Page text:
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Counselling Counselling remains popular at YASP with more young people choosing to use the Counselling Service and taking advantage of the later opening on Tuesday evening to continue counselling while in work or full-time study.

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Case Studies

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y name is Eva and I am 25. I live in Manchester and am originally from Poland. Last winter lots of things happened in my life. I split up with my husband. I lost my job. My best friend turned against me and it resulted in huge attack of depression. Even though I was on anti-depressants for 3 years it didn’t seem to help anymore. I’ve been twice to A&E, spent 8 days in a crisis point nothing helped. I was very afraid that this attack of depression would have a fatal end, so I called my dad with whom I don’t have a close relationship and asked for help. Because of his old age he couldn’t come to be with me. In case I couldn’t find help I left a goodbye note inside a kitchen cupboard for my friends not be blame themselves should the worst happen. In the counselling sessions I learnt how to take care of myself, change my false beliefs, think reasonably and don’t despair, so that the therapy worked very well for me. I began having counselling at YASP and things started to change. My counsellor quickly recognised what was wrong and notified my GP. Finally, receptionists in my health practice started treating my complaints seriously and gave me emergency appointments with my GP when I needed them. My counsellor made me feel that I am not alone with my problems anymore and it made me trust

her. In the counselling sessions I learnt how to take care of myself, change my false beliefs, think reasonably and don’t despair, so that the therapy worked very well for me. For the first time in years I gained hope and belief that I can be healthy and happy. I saw that it was my mental health that had caused my pain and I could stop it. Six months into therapy I can say that this is the best time in my life. Finally, I solved the problems that had been swept under the carpet for years with anti-depressants. I can enjoy life like every other person without the constant pain depression caused me. At the moment I am working on starting my own photography business with the hope to help other women boost their self-esteem. I look positively into the future and I am not afraid of failure. I know there will be days when things will go wrong but it is OK, because thanks to counselling I received at YASP there will be no more suicide notes ever. I live a new life now. ●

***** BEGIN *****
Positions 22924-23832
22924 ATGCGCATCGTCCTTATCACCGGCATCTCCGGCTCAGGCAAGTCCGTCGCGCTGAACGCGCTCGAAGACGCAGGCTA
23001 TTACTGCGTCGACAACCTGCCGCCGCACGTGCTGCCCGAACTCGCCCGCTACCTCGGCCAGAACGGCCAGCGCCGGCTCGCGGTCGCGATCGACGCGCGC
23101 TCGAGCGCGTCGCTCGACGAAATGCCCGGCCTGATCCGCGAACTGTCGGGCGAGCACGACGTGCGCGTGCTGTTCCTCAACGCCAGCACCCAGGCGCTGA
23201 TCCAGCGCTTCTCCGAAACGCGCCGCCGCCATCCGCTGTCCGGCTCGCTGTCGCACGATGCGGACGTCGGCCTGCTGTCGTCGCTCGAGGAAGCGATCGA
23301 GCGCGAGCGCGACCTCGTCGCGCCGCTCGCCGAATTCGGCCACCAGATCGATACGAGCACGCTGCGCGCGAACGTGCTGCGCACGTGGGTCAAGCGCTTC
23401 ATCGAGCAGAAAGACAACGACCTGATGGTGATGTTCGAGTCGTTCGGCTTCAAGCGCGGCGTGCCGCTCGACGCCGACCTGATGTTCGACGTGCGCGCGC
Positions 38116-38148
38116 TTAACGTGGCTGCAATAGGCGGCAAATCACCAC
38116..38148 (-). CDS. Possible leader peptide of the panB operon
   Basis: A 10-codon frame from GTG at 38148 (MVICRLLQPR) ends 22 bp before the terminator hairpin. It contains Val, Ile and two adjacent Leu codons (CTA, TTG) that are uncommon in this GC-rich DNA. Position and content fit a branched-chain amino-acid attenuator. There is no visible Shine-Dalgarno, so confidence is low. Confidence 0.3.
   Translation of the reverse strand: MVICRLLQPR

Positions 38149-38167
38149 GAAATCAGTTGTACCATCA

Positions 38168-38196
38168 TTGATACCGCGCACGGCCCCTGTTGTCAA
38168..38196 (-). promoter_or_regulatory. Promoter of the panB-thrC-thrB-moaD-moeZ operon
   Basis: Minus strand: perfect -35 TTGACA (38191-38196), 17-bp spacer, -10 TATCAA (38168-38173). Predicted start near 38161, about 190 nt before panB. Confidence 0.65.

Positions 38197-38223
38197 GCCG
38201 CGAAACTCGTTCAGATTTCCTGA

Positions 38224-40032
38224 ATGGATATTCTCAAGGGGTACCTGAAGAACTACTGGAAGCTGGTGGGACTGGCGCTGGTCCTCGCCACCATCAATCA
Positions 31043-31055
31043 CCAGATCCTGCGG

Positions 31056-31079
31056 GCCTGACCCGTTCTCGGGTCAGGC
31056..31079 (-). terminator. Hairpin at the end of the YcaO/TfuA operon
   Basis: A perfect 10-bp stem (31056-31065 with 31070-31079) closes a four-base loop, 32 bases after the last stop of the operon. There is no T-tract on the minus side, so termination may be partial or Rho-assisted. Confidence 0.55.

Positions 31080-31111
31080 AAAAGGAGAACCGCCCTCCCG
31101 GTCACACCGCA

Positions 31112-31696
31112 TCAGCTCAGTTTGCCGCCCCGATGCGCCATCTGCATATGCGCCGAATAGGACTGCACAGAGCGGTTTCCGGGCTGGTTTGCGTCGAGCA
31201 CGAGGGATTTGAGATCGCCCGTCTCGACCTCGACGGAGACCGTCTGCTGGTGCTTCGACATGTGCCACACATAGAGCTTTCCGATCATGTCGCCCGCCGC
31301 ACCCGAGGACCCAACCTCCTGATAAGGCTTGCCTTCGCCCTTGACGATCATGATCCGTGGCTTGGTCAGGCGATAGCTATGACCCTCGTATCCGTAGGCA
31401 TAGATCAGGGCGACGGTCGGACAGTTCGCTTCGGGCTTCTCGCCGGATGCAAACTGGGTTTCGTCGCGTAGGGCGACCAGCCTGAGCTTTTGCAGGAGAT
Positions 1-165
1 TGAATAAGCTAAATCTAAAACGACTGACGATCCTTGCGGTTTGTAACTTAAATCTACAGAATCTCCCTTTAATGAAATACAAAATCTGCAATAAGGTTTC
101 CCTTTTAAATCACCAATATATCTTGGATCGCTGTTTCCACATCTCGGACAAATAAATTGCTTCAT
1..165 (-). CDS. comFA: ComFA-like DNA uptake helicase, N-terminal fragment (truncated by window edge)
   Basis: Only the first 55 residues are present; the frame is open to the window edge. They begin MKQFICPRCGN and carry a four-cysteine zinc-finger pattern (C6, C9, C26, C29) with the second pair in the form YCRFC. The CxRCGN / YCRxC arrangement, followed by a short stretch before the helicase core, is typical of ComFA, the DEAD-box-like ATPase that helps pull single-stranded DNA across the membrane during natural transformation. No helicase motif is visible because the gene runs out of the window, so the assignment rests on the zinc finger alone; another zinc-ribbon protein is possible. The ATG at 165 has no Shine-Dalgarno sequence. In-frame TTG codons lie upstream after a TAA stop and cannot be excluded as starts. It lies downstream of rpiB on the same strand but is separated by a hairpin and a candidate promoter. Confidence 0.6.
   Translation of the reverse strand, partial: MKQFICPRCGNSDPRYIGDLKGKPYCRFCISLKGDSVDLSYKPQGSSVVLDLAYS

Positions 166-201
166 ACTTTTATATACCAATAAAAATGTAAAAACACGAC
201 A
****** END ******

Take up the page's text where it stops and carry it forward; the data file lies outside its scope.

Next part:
I look positively into the future and I am not afraid of failure.


Volunteering Volunteering remains pivotal to the work carried out at YASP. All YASP volunteers are aged 15-25 and as such serve as excellent role models for achievement and recovery. The volunteers at YASP ensure that the service can reach far further but is also delivered with a commitment and friendly approach that is appreciated by everyone.

Volunteering in the cafĂŠ helped me learn skills which have helped me living on my own.

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Advice and Casework

YASP and Social Media

Young people can access general advice through the weekly drop-in. This gives 15-25 year olds immediate access to an advisor who can resolve problems with benefits and housing as well as issues linked to debt, education, employment and health. There is also specialist advice and support available through the Under 19’s Casework Service.